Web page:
Fading growth momentum is contributing to China’s consumer inflation staying at close to zero. Factory gate prices have already tipped into deflation — leaving businesses with less income to repay their debts.

That economic weakness has forced Beijing to shift gears. The central bank cut interest rates in June and the State Council, China’s cabinet, said it’s discussing new support measures for the economy. Possible options include a further easing in property restrictions, tax breaks for consumers, more infrastructure investment and incentives for manufacturers, especially in the high-tech sector.

Still, property and infrastructure stimulus will probably be “targeted and moderate” given the shrinking population, elevated debt levels and Xi’s call for curbing property speculation, Goldman Sachs analysts in China wrote in mid-June.

Hidden Debts

The reason that large infrastructure-led stimulus isn’t viable anymore is clear if you walk around Zunyi or travel out of the city into the countryside. While the impoverished and mountainous province of Guizhou did need some investment, it’s now awash in expensive bridges, tunnels, roads and airports. And it’s struggling to pay back the debt it took on to finance all that construction, forcing it to make pleas to Beijing about its severe debt crunch.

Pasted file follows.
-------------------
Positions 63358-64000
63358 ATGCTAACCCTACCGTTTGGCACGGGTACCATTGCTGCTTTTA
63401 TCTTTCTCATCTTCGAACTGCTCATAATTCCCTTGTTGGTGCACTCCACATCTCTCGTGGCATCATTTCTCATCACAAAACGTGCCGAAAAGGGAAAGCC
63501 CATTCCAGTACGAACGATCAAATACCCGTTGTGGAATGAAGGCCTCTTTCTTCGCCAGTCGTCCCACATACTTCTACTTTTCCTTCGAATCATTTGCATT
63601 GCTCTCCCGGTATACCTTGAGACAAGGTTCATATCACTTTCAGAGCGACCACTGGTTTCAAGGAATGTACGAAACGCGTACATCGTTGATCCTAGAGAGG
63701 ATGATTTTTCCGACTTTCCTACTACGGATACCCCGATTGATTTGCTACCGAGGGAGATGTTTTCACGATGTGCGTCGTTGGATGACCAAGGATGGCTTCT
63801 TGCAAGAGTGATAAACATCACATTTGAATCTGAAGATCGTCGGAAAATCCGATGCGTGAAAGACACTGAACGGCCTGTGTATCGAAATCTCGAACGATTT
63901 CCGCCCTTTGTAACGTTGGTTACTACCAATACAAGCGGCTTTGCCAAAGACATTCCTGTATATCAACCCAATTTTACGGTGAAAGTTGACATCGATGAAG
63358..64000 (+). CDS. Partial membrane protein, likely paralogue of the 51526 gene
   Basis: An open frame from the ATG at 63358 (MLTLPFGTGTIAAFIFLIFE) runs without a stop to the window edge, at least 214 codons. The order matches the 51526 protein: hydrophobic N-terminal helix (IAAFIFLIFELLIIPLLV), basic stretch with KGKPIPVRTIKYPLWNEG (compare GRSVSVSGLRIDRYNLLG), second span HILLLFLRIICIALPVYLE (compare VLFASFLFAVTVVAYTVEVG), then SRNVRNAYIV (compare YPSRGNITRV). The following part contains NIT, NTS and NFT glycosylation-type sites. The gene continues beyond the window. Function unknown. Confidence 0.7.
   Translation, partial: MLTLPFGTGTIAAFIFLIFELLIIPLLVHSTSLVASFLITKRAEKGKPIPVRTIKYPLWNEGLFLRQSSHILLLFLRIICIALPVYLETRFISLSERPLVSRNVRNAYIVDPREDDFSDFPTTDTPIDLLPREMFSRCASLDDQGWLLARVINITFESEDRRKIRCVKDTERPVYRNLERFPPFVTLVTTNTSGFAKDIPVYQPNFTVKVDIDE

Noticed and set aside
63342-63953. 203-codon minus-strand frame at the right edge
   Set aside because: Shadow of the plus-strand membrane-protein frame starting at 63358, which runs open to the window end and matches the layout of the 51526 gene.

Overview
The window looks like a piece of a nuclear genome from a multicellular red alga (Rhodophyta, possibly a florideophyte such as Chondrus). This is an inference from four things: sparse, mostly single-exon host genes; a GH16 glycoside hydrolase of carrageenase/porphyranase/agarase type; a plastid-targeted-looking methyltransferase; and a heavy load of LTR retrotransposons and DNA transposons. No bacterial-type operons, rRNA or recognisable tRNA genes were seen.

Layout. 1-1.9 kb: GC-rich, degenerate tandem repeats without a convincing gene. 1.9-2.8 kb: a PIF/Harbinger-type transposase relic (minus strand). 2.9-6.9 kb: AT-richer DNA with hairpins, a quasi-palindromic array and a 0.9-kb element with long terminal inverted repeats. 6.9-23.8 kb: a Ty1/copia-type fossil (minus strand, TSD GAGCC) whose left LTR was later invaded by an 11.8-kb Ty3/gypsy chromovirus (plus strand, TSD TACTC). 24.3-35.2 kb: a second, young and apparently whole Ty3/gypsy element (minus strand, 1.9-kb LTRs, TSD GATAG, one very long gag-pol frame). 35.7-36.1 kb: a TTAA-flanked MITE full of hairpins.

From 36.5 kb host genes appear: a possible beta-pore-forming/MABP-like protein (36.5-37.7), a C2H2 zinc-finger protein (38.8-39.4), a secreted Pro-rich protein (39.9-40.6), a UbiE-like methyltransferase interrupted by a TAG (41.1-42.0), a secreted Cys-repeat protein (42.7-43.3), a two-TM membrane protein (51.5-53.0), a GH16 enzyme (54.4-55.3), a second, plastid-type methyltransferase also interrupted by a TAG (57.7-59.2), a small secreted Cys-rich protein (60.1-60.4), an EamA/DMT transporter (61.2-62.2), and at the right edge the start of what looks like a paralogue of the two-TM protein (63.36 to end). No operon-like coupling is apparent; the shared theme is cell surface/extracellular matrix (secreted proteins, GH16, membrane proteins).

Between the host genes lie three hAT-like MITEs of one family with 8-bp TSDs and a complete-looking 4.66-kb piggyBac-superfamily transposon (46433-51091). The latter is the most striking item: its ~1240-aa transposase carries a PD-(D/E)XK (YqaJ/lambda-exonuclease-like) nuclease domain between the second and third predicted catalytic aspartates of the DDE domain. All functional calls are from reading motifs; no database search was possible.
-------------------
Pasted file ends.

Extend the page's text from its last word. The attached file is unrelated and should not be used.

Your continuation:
Zunyi, a city of 6.6 million people, is served by two different airports about an hour from the downtown. Three hours away by car, there’s another airport in the city of Liupanshui. It opened in 2014 at a cost of 1.5 billion yuan ($208 million), but the airport now has few commercial flights. On a recent visit, on a day when there were no scheduled flights, the only people in the terminal were a security guard, a few cleaners and some attendants in deserted shops who were eating lunch.

Much of the funding for these projects, and others around the country, came from local government financing vehicles — companies created by municipalities to borrow on behalf of cities, towns and provinces — with that debt not appearing on their balance sheets.